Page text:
On 15 August 2008, a Chadian court had sentenced Habré to death in absentia for war crimes and crimes against humanity in connection with allegations that he had worked with rebels inside Chad to oust President Idriss Déby. Habre first came to the world’s attention in 1974 when a group of his rebels captured three European hostages and demanded a ransom of 10 million francs. One of the hostages, French ethnologist Francoise Claustre, was held for 33 months in the caves of the Tibesti volcanic complex of northern Chad.
However, this episode did not prevent the French government from later backing Mr. Habre.
Habre was eventually deposed by President Idriss Deby, an ethnic Zaghawa, who has been accused of favouring members of his own community.
After being ousted, Habre, who fled to exile in Senegal, where kept a low profile, however, became involved with the local Tijaniyya Islamic sect. He is married and four of his children were born in Senegal.
A coalition of human rights organisations and victims’ groups in Chad spent decades gathering testimonies from victims and their families to build the case against Habre.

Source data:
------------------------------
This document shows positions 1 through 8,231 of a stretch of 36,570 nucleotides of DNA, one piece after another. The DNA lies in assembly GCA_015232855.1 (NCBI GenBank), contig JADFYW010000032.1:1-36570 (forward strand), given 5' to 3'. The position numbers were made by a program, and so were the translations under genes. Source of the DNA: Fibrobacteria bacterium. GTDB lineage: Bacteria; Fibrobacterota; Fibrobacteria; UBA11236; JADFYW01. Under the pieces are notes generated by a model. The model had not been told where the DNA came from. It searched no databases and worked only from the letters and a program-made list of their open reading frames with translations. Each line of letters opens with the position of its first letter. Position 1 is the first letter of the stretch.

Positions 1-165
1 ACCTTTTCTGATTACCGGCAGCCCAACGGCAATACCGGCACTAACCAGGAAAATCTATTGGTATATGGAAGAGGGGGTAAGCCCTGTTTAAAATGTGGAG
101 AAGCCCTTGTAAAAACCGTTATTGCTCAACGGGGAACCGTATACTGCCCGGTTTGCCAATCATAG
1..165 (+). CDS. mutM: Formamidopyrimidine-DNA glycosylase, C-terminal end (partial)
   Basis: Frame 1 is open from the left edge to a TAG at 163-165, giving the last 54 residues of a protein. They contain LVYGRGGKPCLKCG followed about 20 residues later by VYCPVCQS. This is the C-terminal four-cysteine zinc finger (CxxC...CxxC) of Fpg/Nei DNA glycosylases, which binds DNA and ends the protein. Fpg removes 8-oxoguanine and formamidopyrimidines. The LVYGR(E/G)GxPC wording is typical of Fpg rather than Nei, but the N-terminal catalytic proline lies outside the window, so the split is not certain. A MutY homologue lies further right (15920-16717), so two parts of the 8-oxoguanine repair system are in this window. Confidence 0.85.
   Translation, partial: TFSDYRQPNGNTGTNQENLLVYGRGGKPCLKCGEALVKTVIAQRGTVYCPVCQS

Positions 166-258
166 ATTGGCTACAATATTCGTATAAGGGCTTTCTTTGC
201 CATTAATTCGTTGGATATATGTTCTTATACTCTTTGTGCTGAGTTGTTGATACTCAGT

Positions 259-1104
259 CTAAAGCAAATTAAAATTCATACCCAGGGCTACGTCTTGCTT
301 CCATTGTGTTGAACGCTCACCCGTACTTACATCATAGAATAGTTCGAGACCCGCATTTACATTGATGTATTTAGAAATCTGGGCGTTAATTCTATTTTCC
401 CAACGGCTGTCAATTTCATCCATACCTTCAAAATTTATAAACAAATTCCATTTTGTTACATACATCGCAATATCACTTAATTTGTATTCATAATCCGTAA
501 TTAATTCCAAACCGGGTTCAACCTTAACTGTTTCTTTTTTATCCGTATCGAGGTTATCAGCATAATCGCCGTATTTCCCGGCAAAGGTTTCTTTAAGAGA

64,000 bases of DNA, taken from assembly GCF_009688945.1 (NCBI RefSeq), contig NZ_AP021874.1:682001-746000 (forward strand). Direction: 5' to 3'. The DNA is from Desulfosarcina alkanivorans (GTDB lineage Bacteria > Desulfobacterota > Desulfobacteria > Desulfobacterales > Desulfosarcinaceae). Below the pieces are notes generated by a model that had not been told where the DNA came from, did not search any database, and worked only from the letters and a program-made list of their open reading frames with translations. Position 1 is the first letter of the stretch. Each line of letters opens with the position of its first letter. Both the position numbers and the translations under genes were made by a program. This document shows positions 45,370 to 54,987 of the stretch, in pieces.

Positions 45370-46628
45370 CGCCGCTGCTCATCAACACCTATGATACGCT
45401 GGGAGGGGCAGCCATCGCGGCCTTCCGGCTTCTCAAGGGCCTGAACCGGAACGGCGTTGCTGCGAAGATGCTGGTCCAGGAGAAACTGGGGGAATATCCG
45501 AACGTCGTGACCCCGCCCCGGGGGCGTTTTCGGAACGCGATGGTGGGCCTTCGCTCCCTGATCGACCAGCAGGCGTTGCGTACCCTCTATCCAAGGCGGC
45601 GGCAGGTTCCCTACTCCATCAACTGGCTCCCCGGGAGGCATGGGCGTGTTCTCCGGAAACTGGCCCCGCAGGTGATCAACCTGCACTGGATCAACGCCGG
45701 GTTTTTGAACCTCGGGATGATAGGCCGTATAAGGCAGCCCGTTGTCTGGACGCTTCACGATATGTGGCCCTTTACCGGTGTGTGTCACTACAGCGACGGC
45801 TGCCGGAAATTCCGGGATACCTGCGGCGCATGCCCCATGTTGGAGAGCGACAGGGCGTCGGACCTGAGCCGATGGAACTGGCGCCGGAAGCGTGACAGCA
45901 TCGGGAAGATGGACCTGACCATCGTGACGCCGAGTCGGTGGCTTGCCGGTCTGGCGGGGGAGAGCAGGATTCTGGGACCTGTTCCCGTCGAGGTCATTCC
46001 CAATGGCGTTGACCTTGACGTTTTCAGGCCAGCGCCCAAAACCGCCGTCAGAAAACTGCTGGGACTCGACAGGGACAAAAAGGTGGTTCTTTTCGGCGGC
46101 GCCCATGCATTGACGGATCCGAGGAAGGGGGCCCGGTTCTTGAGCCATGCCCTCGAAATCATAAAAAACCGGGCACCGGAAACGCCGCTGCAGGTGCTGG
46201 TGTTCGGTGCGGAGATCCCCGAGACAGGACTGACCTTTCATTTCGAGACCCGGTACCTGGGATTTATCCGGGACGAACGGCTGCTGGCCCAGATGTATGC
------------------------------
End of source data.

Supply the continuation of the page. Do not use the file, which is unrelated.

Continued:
National and regional campaigns were set up, supported by international organisations such as Amnesty International, which helped document human rights violations committed in Chad since the 1980s.
Attempts to prosecute or extradite the former president to Belgium were repeatedly thwarted, as were efforts to force Senegal to prosecute him. But victims groups and campaigners battled on and in 2012, the African Union supported Senegal in finally clearing the path to justice.
A new law was passed in December 2012 allowing for the creation of the CAE in Dakar. Habre was arrested six months later and on July 20, 2015, he appeared for the first time in the courtroom.
Over the following months the charges contained in the 187-page indictment against Habre were tested in court. These included crimes against humanity, torture and war crimes.